- While plant-based meat alternatives are rich in fiber, folate, and iron, they contain less protein, less zinc and vitamin B12 and a high amount of salt. However, they have less saturated fat when compared to traditional ground beef.
- The lead researcher suggests studying the Nutrition Facts label and selecting the plant-based alternative that aligns with your health and dietary needs. For example, for a low-sodium diet, select options that are not high in salt.
- Research was conducted using the University of Minnesota food and nutrient database data concerning 37 plant-based ground beef alternatives provided by nine food companies. More research is encouraged to improve the healthiness of such products.
- The World Health Organization has classified processed meats as potential carcinogens and red meat as likely carcinogens. However, consuming more plant-based foods and fewer animal products is seen to be beneficial for personal health and the environment.
- Emphasizing flexibility in choosing a plant-based diet, whole foods are usually the best but there’s room to include plant-based alternatives. Maintaining a balanced, predominantly plant-based diet should fulfill our daily nutritional requirements.
New research funded by the U.S. National Institutes of Health provides insight on the nutritional value of popular plant-based ‘fake meats’. According to the findings, although these meat substitutes are a rich source of fiber, folate, and iron, they contain less protein, less zinc and vitamin B12, and a substantial amount of salt. Nonetheless, when compared to traditional ground beef, they contain less saturated fat.
Making the Shift: From Ground Beef to Plant-Based Alternatives
“One can indeed consider shifting from regular ground beef to a plant-based alternative as a healthy choice according to certain nutritional aspects,” stated lead researcher Lisa Harnack, who is associated with the University of Minnesota’s School of Public Health.
She urges care in making an informed decision. The key is to study the Nutrition Facts label and select an alternative that aligns best with your health and nutritional objectives.
By way of example, those who are attempting to maintain a low-sodium diet to manage high blood pressure should avoid meat alternatives that are high in salt.
Harnack furthermore advises, “For those who are closely monitoring their saturated fat intake for cardiovascular health, it’s critical to read the labels to ensure you are selecting a product that is low in saturated fat. Beware, a number of these products have as much or nearly as saturated fat as traditional ground beef.”
Analysis of Plant-Based Ground Beef Alternatives
The team, led by Harnack, utilized a University of Minnesota food and nutrient database that contains data on 37 plant-based ground beef alternative products from nine food companies for this research.
While these options can be healthier than traditional beef, Harnack looks forward to seeing them become even healthier with minimal salt content. “Food manufacturers need to strive towards refining the nutritional qualities of their products, specifically with regards to the amount of salt and other sodium-related ingredients used in the creation of veggie burgers and similar products”, stated Harnack.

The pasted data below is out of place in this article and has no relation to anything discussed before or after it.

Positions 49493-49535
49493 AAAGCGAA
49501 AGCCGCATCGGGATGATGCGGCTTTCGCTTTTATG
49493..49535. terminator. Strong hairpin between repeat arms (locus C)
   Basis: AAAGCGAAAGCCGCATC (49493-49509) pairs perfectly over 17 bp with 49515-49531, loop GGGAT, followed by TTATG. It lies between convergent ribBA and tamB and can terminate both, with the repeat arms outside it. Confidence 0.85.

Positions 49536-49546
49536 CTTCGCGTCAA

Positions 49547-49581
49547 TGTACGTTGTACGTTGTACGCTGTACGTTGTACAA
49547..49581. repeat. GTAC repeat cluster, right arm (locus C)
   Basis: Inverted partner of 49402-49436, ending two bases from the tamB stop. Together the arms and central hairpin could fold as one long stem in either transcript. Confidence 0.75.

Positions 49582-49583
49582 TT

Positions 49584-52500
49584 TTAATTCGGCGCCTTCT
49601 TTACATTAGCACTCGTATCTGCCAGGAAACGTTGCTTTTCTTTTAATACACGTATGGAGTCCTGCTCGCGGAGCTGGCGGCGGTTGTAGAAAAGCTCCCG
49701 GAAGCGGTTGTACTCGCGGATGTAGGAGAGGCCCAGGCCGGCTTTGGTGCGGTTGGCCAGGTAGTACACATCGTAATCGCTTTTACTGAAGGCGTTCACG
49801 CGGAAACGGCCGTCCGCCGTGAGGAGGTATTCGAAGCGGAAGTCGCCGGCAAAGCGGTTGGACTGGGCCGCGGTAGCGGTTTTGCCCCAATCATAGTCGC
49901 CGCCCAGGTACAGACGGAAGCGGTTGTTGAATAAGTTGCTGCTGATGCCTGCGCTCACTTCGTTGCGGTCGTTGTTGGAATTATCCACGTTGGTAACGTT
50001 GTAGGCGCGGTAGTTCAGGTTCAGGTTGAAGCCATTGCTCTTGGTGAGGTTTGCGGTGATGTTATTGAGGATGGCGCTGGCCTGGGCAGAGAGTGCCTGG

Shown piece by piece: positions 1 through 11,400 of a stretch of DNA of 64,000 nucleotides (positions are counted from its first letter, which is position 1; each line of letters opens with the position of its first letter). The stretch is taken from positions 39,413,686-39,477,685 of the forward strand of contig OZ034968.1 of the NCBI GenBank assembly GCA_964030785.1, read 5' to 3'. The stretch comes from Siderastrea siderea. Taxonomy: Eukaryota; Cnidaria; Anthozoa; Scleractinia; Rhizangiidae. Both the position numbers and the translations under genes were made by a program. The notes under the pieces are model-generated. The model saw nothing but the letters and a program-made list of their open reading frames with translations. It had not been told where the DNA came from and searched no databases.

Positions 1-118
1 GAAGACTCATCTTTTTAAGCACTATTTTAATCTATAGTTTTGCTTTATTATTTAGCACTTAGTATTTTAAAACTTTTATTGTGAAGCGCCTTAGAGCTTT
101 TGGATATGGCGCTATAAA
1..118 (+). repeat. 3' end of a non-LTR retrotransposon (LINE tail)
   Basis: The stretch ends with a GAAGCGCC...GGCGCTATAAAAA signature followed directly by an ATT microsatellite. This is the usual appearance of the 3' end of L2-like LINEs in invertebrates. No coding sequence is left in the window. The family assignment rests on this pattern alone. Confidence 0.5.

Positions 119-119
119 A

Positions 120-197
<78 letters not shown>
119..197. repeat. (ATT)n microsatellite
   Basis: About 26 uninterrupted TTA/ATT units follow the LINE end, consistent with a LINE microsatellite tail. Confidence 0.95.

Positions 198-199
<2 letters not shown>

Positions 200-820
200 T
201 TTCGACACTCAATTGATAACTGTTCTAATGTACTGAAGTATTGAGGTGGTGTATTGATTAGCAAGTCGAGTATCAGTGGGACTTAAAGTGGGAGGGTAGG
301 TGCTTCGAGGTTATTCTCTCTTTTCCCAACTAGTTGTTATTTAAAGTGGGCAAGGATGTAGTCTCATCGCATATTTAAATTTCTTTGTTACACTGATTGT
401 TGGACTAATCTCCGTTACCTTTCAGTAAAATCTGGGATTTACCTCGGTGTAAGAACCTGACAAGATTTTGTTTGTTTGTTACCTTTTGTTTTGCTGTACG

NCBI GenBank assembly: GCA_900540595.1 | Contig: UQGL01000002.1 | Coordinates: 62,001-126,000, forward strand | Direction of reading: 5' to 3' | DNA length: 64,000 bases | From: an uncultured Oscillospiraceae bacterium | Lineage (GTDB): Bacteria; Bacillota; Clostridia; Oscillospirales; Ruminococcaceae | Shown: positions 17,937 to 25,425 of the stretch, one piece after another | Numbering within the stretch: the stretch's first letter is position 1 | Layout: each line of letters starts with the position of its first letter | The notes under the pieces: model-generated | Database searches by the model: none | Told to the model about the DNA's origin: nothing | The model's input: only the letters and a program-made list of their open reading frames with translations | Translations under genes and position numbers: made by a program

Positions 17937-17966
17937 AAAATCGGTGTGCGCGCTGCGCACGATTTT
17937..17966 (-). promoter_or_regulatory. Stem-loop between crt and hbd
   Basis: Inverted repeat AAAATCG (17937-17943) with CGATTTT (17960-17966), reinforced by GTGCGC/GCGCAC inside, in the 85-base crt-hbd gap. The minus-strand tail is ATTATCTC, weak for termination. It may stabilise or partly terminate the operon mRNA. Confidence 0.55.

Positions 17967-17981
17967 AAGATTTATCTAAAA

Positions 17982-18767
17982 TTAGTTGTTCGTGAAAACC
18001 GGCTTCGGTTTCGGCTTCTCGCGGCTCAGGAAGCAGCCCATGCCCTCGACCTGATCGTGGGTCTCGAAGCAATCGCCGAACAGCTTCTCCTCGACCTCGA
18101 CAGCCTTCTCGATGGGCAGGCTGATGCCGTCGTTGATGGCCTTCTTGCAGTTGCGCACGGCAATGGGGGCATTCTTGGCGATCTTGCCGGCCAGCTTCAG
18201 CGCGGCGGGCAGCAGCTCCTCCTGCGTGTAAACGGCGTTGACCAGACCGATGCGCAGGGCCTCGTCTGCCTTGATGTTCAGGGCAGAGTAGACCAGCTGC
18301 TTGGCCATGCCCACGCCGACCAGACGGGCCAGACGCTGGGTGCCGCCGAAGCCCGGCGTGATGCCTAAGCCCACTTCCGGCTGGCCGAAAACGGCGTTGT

Processed Meats, Cancer, and Plant Alternatives
Samantha Heller, a notable clinical nutritionist at NYU Langone Health, highlighted that the World Health Organization has labeled processed meats as potential carcinogens and red meat as likely carcinogens due to their processing, meat compounds, and cooking techniques.
However, she pointed out that the sodium content in some plant-based meats can be moderate to high, though this should not be an issue if most consumed foods are less processed.
“In the grand scheme of things, consuming more plant-based foods and fewer animal products is beneficial to both personal health and the environment,” stated Heller.
Yet, Heller remarked that the term “meat alternative” might not be ideal as it sets a standard of taste. According to her, “While some plant-based ‘meats’ come very close to the taste and texture of real meat, these should be viewed as a different protein choice rather than an exact substitute for meats or other animal products.”
Options for Plant-Based Diets
Emphasizing the flexibility in choosing a plant-based diet, Heller shared, “Whole foods are undoubtedly the best, but there’s ample space to include plant-based meat, dairy, poultry, and egg alternatives. If we maintain a balanced, predominantly plant-based diet every day, we should be fulfilling our nutritional requirements.”
The study’s findings are published in the Journal of the Academy of Nutrition and Dietetics.
Further Reading and Resources
For additional information on plant-based diets, please visit the Physicians Committee for Responsible Medicine.